Results: The mean and median time to therapeutic AC were 5.35 and 5 days, respectively. Three patients developed intracerebral hemorrhage (ICH) that was stable on repeat imaging and did not require any surgical intervention or result in new neurologic deficits. There was no significant association between therapeutic AC and postoperative ICH (P = 0.067).

Conclusion: This study demonstrated that the initiation of therapeutic AC in postoperative craniotomy patients from postoperative days 2 to 10 did not result in any major complications. A prospective study is warranted to clarify the indications and safety of therapeutic AC after craniotomy.

Keywords: Anticoagulation therapy, Craniotomy, Intracranial hemorrhage, Mechanical heart valves, Venous thromboembolism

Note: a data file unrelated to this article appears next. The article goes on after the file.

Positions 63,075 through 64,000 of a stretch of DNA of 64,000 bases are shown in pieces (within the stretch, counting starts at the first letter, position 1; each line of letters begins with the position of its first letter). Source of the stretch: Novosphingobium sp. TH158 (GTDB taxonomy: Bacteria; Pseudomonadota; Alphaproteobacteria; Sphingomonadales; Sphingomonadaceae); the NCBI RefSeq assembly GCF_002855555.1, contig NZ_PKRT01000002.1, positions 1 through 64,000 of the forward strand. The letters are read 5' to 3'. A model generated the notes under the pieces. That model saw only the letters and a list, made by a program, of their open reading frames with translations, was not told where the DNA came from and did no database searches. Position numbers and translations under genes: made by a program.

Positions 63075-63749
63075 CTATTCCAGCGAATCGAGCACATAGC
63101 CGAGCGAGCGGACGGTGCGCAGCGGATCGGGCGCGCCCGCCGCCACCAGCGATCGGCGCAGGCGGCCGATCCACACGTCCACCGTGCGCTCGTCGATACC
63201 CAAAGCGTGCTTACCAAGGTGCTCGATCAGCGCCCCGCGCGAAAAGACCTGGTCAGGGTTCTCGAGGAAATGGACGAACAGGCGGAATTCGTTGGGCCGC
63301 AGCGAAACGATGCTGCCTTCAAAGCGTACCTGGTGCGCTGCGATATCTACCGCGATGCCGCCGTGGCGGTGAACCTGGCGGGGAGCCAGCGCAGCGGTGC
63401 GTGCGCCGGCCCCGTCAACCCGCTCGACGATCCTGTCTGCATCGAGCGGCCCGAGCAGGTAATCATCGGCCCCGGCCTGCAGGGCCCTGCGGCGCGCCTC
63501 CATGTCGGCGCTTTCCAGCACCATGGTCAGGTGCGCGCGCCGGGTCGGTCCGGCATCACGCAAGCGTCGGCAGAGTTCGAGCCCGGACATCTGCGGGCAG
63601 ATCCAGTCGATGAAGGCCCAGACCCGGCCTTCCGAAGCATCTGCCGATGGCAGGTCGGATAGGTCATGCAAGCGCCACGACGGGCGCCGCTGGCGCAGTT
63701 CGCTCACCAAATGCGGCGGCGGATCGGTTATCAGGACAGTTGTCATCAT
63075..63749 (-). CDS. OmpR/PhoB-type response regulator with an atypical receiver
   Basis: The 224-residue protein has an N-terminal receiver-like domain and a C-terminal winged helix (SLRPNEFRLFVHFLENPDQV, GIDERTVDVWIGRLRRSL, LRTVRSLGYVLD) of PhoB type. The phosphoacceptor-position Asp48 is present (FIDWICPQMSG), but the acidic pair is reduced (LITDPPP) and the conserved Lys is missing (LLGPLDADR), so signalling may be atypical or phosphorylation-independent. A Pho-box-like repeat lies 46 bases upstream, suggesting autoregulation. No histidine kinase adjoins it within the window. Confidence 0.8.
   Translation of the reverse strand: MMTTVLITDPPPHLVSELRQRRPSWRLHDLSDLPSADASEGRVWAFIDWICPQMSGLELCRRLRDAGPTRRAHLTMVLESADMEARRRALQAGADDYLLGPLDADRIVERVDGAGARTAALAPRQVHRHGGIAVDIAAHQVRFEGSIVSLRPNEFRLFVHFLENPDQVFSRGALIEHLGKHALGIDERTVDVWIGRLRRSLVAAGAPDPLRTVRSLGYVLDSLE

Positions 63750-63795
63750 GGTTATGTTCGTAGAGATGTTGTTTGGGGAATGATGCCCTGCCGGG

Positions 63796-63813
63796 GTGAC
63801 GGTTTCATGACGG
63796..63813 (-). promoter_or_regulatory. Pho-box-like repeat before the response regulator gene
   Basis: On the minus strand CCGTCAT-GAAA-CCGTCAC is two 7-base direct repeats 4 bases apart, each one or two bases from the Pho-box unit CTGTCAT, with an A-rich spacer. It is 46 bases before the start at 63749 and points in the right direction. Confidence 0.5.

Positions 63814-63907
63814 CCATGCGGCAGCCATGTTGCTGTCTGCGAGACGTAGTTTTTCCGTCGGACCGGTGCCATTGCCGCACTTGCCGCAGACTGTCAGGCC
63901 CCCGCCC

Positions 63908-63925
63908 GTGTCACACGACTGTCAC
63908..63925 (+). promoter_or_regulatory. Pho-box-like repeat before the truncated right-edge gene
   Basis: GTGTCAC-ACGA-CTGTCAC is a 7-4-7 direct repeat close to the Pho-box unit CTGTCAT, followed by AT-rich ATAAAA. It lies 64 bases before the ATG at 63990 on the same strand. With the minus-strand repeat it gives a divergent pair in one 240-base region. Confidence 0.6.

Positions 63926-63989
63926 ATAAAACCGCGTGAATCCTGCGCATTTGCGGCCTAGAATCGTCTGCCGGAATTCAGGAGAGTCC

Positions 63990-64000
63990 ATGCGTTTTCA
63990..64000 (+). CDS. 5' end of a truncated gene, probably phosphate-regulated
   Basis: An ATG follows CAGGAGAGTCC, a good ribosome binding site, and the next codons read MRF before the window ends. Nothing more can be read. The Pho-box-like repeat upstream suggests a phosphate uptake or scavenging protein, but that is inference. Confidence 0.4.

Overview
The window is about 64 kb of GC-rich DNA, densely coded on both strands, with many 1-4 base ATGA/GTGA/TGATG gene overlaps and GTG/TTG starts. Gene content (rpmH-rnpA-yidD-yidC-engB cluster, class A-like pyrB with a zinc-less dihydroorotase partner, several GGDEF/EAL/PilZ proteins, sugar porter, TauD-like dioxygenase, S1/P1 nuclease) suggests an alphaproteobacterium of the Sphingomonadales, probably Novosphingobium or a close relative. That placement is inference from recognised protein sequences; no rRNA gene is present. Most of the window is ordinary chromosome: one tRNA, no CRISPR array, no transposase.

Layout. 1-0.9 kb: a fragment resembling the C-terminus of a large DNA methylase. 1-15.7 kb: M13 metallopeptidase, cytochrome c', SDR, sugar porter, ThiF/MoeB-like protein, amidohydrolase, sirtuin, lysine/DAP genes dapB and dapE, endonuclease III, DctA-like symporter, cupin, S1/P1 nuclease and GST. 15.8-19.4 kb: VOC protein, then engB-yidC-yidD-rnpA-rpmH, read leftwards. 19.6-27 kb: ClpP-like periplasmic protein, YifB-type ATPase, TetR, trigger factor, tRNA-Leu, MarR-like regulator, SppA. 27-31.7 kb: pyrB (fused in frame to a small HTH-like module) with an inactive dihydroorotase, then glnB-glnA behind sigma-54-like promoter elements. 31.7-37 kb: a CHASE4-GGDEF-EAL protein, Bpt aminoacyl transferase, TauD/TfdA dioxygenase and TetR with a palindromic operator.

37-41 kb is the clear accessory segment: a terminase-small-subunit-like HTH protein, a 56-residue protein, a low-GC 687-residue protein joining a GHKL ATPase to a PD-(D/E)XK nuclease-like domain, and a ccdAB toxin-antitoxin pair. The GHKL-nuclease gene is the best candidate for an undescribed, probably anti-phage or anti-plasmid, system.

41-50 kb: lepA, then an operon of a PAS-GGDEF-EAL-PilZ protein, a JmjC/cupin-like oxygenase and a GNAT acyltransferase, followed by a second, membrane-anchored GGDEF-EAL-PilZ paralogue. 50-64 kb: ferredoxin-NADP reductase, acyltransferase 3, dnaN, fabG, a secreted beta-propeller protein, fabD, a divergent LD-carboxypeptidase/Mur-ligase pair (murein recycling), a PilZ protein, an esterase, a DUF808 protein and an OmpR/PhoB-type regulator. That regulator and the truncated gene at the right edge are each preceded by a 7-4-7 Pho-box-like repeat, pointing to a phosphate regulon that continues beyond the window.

Therapeutic anticoagulation (AC) is essential to the management of many diseases, in particular venous thromboembolism (VTE). The incidence of postoperative VTE after craniotomy ranges from 3% to 60% in the literature.[ 1 , 4 ] VTE carries significant morbidity and up to 30% mortality in the case of an untreated pulmonary embolism (PE).[ 13 ] Additional risk factors for VTE after craniotomy include diabetes mellitus, increased age, presence of motor deficit, prolonged intubation/reintubation, history of VTE, and high-grade gliomas.[ 6 , 10 , 12 , 15 , 17 ]

Intracerebral hemorrhage (ICH) at the surgical site in patients who undergo a craniotomy can result in devastating complications, including reoperation, permanent neurological deficit, and death.[ 16 ] One large retrospective study of 5520 patients found that 1.5% of patients required reoperation for hematoma evacuation following craniotomy without therapeutic AC.[ 2 ] Negotiating the risk of thromboembolic complications to ICH development in these patients is difficult in the absence of robust evidence-based guidelines for therapeutic AC post-craniotomy.[ 11 , 14 , 16 ]